Product Reviews
Java Chat Room
Sponsors and Affiliates

On The Pedals

The Daily Grind

Over The Bars

Mountain Biking 101
By MBT Staff


Choosing and Buying a Bike

Considering the rather steep entry cost associated with buying a mountain bike, many individuals find the experience to be nearly as stressful as car shopping. However, this doesnít have to be the case.

This guide is designed to assist in the process of selecting the correct bike and getting the most performance for the money.

Set a Price and Stick To It
When it comes to buying new, skies the limit when it comes to how much you can potentially spend. To make matters worse itís all too easy to get swept up in salesperson hype and payment plans once youíre actually on the sales floor. To keep your spending under control, figure out what price range you are willing to pay for your new bike ahead of time. I find it works best to establish your price limit while doing your research as doing so simultaneously gives realistic expectations as to the type of bike within your range.

Avoid The Chain Stores
A reoccurring theme in the mountain bike world is to avoid big store chains (Wal-Mart, Target, K-Mart, Costco, etc.) when selecting your bike. The reason for this is multifold. First, bikes sold at department stores may look like well-equipped full suspension off-road bicycles but look carefully and there is most certainly a label affixed somewhere on the frame stating the bike is not intended for off-road use. Secondly, in effort to keep prices low, materials are often much lower grade, more prone to fail, and are much heavier than those products sold at a bike shop. Finally, not only should a competent bike shop be able to better help you buy the right bike for you (meaning your body stats and riding style) but they will also be able to service the bike once it requires tuning.

Identify Your Style Ė What Kind of Riding Do You Want To Do
Mountain bikes these days are designed for many different riding styles and terrain and this trend increases with each year. It is absolutely essential that you figure out what type of riding you will be doing most of the time. Will you be riding paved bike trails with only occasional off-road conditions, bursting your lungs on mind-boggling climbs, cross-country racing, trail riding in a group, or riding the ski lift to the top of the mountain? As the market becomes more and more specialized, your pre-purchase research and questions to ask the salesperson become evermore important.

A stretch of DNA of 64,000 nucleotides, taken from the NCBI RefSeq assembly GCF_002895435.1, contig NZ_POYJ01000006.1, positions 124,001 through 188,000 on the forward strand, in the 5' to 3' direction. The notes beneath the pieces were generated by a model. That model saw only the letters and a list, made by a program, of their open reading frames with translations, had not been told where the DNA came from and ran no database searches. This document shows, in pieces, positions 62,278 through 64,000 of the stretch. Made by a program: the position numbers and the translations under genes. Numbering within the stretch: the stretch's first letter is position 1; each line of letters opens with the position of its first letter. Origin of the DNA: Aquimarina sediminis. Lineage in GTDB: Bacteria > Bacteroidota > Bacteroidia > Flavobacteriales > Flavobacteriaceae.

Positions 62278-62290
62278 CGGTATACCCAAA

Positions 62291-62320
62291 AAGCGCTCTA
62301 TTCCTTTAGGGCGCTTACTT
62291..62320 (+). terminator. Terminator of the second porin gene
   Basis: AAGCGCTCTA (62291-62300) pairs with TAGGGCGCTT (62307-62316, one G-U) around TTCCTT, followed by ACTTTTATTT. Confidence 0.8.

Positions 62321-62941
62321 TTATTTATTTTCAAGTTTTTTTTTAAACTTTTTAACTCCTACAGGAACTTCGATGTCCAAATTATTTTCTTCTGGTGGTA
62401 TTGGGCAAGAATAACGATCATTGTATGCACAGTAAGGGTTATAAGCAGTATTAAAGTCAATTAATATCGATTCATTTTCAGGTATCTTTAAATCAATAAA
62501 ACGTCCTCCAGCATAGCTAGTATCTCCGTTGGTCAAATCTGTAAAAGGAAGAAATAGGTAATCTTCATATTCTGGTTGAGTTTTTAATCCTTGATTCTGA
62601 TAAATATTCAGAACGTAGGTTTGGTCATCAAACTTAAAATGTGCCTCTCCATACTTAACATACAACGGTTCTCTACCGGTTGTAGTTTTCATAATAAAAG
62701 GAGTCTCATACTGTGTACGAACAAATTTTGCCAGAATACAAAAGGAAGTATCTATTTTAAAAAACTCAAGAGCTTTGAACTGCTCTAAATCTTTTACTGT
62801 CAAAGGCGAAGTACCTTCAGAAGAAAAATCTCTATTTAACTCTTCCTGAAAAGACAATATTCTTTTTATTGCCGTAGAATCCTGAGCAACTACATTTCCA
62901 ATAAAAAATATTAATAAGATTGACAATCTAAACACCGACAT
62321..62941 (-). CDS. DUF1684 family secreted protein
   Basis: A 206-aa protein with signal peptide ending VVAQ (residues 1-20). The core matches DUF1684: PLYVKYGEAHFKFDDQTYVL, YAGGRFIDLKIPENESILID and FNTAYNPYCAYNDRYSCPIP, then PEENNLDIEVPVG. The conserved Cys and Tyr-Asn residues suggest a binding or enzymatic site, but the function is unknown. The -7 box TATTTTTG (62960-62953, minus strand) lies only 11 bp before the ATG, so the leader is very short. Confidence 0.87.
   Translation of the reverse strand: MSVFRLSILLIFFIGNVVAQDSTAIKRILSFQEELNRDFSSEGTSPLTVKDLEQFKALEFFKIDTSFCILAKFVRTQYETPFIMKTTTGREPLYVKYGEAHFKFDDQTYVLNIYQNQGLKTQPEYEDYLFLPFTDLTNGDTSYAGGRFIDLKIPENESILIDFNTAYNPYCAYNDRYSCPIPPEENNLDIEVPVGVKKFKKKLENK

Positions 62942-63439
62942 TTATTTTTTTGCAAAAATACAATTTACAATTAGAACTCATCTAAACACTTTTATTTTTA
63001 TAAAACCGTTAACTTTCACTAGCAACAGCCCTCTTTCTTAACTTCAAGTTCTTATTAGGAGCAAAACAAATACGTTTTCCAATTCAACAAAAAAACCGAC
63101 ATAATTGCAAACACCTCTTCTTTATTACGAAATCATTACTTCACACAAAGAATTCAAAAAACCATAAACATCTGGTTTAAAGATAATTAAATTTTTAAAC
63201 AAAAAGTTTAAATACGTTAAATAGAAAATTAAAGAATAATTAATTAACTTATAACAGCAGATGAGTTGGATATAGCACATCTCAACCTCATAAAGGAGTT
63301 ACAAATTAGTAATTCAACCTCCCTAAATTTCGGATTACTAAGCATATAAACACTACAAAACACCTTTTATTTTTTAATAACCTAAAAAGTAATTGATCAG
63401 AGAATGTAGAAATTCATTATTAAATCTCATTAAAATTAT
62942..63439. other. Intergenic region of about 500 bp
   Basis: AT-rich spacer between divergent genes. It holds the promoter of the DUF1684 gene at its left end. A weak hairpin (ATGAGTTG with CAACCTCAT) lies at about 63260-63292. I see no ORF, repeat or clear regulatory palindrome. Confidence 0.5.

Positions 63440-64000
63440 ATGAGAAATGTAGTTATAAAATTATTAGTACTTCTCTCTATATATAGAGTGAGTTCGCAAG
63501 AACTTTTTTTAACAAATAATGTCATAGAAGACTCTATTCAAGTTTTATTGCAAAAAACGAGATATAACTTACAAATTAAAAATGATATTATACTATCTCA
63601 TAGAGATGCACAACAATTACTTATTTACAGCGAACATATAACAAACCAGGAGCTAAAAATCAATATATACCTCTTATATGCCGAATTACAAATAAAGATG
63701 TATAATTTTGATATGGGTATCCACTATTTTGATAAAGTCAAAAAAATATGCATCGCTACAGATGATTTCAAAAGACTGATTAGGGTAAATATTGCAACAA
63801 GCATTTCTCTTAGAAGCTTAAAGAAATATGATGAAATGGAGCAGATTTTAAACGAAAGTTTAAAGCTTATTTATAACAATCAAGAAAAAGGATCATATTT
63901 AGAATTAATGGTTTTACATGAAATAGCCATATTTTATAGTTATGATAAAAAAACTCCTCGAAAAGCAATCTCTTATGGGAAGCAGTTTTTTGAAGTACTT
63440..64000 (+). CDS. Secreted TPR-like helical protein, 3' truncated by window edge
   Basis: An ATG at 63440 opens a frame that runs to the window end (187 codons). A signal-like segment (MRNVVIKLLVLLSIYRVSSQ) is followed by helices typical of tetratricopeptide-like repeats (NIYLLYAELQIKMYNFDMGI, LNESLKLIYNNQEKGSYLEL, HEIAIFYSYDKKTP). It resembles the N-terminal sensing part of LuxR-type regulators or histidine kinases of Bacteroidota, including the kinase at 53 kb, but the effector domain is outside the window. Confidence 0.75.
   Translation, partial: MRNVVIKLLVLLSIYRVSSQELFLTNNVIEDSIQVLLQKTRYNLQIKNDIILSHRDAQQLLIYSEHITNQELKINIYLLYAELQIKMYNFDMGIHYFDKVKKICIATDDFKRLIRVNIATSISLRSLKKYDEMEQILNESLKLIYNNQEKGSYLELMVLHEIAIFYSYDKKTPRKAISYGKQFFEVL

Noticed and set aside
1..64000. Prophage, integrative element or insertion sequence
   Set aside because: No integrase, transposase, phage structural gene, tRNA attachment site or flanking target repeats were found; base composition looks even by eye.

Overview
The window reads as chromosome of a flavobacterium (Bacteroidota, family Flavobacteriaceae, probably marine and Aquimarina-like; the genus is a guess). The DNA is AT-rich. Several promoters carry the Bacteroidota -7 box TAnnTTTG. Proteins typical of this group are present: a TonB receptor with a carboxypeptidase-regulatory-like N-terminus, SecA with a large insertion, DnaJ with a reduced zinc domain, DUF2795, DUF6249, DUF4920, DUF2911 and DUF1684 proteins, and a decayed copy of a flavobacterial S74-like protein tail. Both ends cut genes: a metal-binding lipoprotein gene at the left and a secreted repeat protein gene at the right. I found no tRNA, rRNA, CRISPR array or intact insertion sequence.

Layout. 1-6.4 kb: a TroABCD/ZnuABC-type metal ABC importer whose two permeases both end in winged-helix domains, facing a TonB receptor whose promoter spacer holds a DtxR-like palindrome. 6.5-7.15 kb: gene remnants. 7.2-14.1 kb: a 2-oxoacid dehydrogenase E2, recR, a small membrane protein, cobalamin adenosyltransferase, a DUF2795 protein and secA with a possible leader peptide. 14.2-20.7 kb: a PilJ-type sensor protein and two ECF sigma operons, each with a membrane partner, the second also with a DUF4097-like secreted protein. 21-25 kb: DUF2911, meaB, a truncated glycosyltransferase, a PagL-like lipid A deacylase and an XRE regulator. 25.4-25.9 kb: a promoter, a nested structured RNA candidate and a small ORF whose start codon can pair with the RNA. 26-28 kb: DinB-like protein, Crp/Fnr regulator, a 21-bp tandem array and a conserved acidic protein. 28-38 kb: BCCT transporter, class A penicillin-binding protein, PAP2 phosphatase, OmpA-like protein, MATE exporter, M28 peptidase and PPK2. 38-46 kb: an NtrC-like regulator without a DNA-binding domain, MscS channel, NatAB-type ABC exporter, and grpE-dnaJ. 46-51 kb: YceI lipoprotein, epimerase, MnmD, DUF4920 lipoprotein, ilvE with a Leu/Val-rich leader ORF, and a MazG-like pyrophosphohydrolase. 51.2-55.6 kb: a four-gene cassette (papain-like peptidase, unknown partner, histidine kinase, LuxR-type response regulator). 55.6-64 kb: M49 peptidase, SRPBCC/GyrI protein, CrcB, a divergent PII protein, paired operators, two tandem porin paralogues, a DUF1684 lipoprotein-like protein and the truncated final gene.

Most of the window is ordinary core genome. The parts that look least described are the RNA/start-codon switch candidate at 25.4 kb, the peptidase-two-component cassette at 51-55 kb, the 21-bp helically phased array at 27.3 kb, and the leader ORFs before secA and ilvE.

Do You Need Suspension?
Perhaps one of the most common questions troubling beginners is whether or not full suspension is required to get the most out of the riding experience. Hereís the Pros and Cons breakdown:

Full Suspension:

  • (+) Smoother Ride
  • (+) Greater Rider Comfort
  • (+) Able to Tackle a Wider Variety of Terrain
  • (-) More Complicated
  • (-) Slightly Heavier
  • (-) Could be Less Responsive
  • (-) Typically Costs More

Hardtail (Front Suspension Only):

  • (+) Simpler
  • (+) More Responsive to Pedaling Effort
  • (+) Less to Maintain
  • (+) Often Lighter
  • (+) Usually Cheaper
  • (-) Rough Ride
  • (-) Much Tougher on the Back
  • (-) Not Designed for a Wide Range of Terrain

Check the Calendar
Mountain bike prices can and do fluctuate in accordance to the model year. The main buying season is typically from spring through summer. Fall and winter buyers usually hold the cards when it comes to snagging a great deal. Many bike shops offer discounts on accessories or other products and services when you buy from them. Donít forget to haggle on sticker price and to ask if they would be willing to throw in any bonuses or discounts when purchasing multiple items.

Keep in mind that there is more to finding a good dealer than simply getting a good price. A good dealer should have a clean repair shop and should answer your questions honestly. There is no reason for a beginner to feel intimidated by the bike buying process. If a shop makes you feel inadequate because you donít know much, leave and find a shop worthy of your business. Testing One, Two, Three

Ask to test ride as many bikes as you can in your price range and riding style category. You will find that some bikes will just feel correct while others (even of the same size/ style) do not. The only way to know for sure if youíre making the right move is to get a feel for what works with you specifically.

Remember...Thereís No Such Thing as Being Too Prepared

hit counter html code